Sheet Music Review
A couple of years ago I suggested to author Karen Marshall and publishers Faber Music that it would be really useful to have an all-in-one scales manual within the popular Piano Trainer series. And here it is!
According to Faber Music,
“This all-in-one workbook for scales, arpeggios and broken chords includes all the keys and basic shapes piano students should learn. With clear scale notation, easy-to-visualise keyboard diagrams and excellent theory activities to consolidate understanding and underline the importance of writing music. It is ideal for developing a bespoke scale curriculum.”
The Piano Trainer Scales Workbook is certainly all of this, and the 72-page book is chock-full of neat ideas and judiciously selected material, so let’s take a closer look…
Continue reading The Piano Trainer Scales Workbook
Sheet Music Review
Recommending a no-fuss scale book used to be a simple matter: just get a copy of the ABRSM Grade 5 book as was, and all the keys were there, clearly presented in order.
But following ABRSM’s 2021 piano scales revision this is no longer the case, their new graded scale books offering a shockingly slight smattering of just a few scales, as limiting as they are limited.
Good teachers everywhere are inevitably (if sadly) left looking for more helpful alternatives, and thankfully a number of well-known writers are presently forming an orderly queue to occupy the educational high ground that the exam board have so perplexingly ceded.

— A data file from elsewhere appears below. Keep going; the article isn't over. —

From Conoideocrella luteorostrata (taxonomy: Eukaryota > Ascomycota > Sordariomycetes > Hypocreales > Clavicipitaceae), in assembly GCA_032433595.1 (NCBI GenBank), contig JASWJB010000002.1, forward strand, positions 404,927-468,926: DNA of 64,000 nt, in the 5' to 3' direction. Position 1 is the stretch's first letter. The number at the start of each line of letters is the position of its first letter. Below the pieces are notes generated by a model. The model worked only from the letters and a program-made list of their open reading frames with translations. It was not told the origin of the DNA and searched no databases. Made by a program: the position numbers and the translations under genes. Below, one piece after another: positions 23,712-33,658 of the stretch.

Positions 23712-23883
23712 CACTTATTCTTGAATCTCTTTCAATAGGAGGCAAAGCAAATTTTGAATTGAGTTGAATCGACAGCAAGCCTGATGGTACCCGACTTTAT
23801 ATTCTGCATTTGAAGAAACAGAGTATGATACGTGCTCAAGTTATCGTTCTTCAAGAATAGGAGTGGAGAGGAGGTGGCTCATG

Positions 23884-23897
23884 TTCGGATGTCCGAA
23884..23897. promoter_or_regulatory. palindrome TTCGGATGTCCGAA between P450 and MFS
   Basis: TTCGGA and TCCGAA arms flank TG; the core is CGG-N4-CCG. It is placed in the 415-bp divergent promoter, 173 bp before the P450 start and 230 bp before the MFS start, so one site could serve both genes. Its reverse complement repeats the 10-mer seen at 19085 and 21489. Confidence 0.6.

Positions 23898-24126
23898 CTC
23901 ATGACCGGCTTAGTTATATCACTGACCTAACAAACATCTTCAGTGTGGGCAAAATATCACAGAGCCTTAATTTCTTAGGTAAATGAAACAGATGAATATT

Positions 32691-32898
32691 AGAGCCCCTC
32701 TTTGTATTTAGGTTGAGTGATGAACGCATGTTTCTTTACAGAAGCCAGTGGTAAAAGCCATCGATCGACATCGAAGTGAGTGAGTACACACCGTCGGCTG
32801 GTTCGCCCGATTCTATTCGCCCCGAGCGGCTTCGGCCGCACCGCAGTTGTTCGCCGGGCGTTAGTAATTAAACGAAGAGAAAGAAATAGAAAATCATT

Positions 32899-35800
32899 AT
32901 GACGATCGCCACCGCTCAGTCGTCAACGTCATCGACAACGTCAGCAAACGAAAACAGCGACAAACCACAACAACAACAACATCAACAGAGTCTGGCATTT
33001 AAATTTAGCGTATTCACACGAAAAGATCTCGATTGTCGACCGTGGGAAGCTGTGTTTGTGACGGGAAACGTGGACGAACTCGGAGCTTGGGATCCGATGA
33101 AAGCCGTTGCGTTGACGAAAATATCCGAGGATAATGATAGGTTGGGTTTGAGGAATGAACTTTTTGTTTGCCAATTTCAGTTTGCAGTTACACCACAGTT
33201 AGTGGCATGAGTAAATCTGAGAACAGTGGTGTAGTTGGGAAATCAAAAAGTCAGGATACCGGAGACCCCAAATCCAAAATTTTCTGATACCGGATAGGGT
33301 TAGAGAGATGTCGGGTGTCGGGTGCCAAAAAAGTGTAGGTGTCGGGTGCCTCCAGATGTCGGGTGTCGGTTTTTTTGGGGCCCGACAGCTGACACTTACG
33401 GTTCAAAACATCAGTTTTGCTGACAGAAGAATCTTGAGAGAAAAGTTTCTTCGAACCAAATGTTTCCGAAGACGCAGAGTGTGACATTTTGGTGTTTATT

Paul Harris’s revised Improve Your Scales books look to a composite of all the exam boards for common sense, while Karen Marshall’s Piano Trainer series from Faber Music will soon add an all-purpose scales book specially devised to fill the gap. I will be reviewing both these resources in the coming months.
Meanwhile, here’s a new book from Catherine McMillan, whose unique take on learning scales will particularly appeal to children, and whose stunningly presented Piano Scale Mnemonics book is now a studio essential.
Continue reading Piano Scale Mnemonics
In my recent article Why Bother with Scales? I considered the many benefits that arise from regularly playing and teaching scales and arpeggios.
In this shorter post I’m going to hone in on one especially important advantage which is sometimes overlooked entirely:
Regular scale and arpeggio practice trains the brain and the fingers to develop precision in judging and playing all intervals up to a fourth, using any standard combination of shapes and fingerings, and in all the standard keys.
This significant benefit is certainly not to be sniffed at, and fosters a technical ability that is otherwise unlikely to develop during the formative stages of learning the piano.
Let’s consider how this works…
Continue reading Learning to Play with Precision
Pathways for Teaching
“For many, scales and arpeggios are an academic, dry and soulless part of learning the piano, and have to be practised because, like cod liver oil, they are ‘good for you’.”
Anthony Williams, The Piano Teacher’s Survival Guide (Faber, 2017, p.31)
Why bother with scales? (by which, for the purposes of this article, I also mean arpeggios and broken chords) …
In order to properly answer this question, this article will consider these related questions, of vital importance to students and teachers concerned to know about the purpose and value of teaching and learning scales:
- What are the benefit of learning scales?
- Is it important to use consistent fingering?
- What are the benefits of cumulative learning vs. exam preparation?
- How can scales practice and creativity go hand-in-hand?
Let’s get started by considering the core benefits of learning scales…
Continue reading Why Bother with Scales?